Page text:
The Edtech Podcast: how does tech affect language learning?

#99 – language learning as test for future edtech

What’s in this episode?

Technological change is exponential, which means it will only impact our lives more and more quickly. Among the aspects of our lives undergoing change, language usage is one of the factors being altered most drastically. New technologies also create new opportunities for learning. This is a great example of seeing both sides of change: how we must adjust and what we can take advantage of.  

This week we are looking at language learning and tech. Current estimates suggest that there are over 1 billion people learning English worldwide. Recent predictions also suggest that those learning English as a Second or Foreign Language will double by the year 2020 to nearly 2 billion people. But how we learn languages is changing. Apps, MOOCs, Chatbots and online tutoring services have all worked to reduce the time and investment needed to pick up and master a language, whilst voice recognition services like Amazon Alexa or Google Home have made practicing languages even easier right in your home. At the more extreme end, some advanced technologies have even brought into question whether learning a language in the traditional sense will be needed in the future. And should it be humans or machines testing second language acquisition?


Sophie Bailey

Sophie is the founder of the iTunes new and noteworthy, The Edtech Podcast. The mission of The Edtech Podcast is to improve the dialogue between ‘ed’ and ‘tech’ for better innovation, through storytelling. The podcast is downloaded 1500+ times a week, from up to 109 countries with the UK, US & Aus in the top three. Sophie is a mentor and advisor within the edtech community, and if she’s not interviewing a university lecturer, school leader, ex-Angry Bird, NGO, or investor about education innovation, she’s chasing her three-year-old around the park or binge-reading Homo Deus.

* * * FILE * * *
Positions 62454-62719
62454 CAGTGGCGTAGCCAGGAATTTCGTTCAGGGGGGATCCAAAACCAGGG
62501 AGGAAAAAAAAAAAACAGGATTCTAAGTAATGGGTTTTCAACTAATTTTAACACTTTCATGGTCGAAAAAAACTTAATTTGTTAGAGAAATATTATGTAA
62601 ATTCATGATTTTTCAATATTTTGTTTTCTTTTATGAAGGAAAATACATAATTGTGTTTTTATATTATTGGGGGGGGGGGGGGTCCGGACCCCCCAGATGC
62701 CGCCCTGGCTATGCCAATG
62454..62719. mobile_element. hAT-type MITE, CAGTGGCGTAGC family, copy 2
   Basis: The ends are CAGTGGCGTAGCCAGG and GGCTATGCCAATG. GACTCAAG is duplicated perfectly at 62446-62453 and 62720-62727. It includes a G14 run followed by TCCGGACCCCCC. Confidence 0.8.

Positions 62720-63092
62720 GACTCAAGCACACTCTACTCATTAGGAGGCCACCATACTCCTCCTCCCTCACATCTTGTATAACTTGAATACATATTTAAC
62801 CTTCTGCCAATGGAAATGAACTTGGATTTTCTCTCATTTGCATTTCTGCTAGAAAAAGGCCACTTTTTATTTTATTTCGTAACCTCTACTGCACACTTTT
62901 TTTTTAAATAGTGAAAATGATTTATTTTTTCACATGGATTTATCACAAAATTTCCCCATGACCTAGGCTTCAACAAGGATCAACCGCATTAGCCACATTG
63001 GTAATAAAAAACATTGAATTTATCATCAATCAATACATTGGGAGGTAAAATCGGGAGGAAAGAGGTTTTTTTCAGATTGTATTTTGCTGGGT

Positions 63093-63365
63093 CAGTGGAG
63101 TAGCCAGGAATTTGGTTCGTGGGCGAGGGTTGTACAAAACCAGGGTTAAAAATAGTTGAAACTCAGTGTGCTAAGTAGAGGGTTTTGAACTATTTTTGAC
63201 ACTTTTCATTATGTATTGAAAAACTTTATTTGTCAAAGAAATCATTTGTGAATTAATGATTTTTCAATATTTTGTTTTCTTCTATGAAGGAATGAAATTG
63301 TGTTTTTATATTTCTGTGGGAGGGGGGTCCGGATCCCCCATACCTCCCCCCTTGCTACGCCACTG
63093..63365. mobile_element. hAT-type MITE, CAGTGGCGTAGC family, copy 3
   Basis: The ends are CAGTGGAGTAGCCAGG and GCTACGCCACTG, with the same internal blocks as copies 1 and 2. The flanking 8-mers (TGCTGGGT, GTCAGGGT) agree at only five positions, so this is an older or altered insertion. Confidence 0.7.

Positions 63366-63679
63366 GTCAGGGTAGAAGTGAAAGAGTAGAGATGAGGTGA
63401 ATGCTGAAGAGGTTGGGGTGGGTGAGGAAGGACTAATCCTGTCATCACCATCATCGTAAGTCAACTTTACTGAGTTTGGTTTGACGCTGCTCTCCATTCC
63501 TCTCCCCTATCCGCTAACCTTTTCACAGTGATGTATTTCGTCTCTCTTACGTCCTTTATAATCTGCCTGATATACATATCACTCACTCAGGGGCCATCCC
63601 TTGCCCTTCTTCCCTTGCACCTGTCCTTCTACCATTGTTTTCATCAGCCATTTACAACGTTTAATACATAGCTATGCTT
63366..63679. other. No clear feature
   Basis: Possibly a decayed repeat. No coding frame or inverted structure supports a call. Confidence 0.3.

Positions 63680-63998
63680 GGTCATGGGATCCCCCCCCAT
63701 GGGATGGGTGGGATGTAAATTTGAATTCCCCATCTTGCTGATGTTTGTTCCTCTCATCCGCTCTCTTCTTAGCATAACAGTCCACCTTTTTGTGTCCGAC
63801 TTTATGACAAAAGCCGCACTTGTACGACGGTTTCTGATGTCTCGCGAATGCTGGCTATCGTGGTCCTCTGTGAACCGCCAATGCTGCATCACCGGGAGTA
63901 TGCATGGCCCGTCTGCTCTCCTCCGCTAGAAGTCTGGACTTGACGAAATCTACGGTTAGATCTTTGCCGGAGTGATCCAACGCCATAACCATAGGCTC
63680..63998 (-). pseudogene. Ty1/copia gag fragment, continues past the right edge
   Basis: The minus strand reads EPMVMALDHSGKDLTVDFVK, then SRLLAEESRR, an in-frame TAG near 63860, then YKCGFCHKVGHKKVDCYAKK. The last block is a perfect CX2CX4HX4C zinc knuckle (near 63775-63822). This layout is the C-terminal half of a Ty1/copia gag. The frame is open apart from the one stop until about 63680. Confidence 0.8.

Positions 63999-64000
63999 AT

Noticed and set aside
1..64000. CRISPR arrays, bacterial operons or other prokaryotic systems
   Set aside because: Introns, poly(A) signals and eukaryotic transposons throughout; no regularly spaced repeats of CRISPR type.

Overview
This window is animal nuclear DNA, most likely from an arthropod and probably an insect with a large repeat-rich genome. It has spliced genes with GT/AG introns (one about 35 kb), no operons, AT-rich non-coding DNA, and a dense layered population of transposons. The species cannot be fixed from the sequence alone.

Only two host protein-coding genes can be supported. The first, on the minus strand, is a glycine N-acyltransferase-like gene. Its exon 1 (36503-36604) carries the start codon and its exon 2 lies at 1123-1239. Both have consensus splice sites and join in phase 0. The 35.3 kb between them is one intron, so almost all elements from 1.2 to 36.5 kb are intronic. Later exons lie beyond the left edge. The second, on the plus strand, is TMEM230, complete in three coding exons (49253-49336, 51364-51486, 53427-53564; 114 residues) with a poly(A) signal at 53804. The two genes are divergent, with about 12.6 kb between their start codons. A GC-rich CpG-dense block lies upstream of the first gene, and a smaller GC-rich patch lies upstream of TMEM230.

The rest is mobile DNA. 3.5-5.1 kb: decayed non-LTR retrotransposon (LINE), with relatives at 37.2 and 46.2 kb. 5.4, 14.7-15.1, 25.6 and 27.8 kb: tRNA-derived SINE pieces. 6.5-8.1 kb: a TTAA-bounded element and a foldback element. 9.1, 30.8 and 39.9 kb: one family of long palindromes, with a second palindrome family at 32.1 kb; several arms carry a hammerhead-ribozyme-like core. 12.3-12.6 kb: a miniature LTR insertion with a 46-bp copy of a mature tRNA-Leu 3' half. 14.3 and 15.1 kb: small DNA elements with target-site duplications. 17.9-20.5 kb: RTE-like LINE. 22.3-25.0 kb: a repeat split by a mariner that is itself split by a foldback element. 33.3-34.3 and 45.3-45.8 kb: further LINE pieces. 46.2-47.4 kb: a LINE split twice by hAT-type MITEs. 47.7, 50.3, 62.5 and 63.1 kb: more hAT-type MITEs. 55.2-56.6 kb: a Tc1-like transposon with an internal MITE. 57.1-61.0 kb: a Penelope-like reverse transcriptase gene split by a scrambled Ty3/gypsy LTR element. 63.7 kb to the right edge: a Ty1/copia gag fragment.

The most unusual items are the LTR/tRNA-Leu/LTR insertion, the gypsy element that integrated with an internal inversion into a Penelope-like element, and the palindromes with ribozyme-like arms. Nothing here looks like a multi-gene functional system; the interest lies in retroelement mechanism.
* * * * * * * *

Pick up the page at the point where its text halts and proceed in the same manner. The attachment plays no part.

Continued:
Twitter: @podcastedtech

Denis Hurley 

Denis Hurley leads the global Future Technologies programme within the Advanced Computing and Data Science Lab (“The Lab”) at Pearson. The Lab applies advanced computing and data science to create innovative software capabilities, processes, and frameworks that improve our digital products, advance our digital ways of working, and change how we approach digital education. The Future Technologies programme is a pan-Pearson, cross-disciplinary, collaborative community of hundreds of colleagues, that has completed over 40 prototypes and roundtable discussions.

Twitter: @denishurley

Andrew Ochoa 

As CEO & VP of Product Development, Andrew oversees all business operations and product development of the Pilot Translating Earpiece and Pilot Speech Translator app. Andrew founded Waverly Labs in 2013. Prior to this he worked on sales and product teams for tech start-ups in Austin, TX and New York, NY

Twitter: @andrewochoa81

•    Waverly Labs

•    Pilot Translating Earpiece

William Goethals 

William leads the manufacturing and supply chain for Waverly Labs’ pilot earpiece, as well as firmware and electrical engineering. William joined Waverly Labs in 2014. He has brought 15 products to market specializing in manufacturing, firmware, hardware and software integration.


Bill Bonk

Bill has a joint PhD in Cognitive Psychology and Cognitive Science, and a master’s degree in Second Language Studies. His interests and work have been in growth modelling, data visualization, learning and memory for sequences, foreign language psycholinguistics, and second language teaching and testing. In addition to the US, Bill has lived and worked in France, Italy, Ecuador, Japan, Hawaii, and Brazil.


Nathan Harris

Nathan leads User Experience (UX) teams in the UK, USA, India and Poland, in the iterative conceptualisation, development, design and evaluation of products and services. Together they develop compelling and effective user experiences that combine technology and content in ways that engage and delight learners and teachers.


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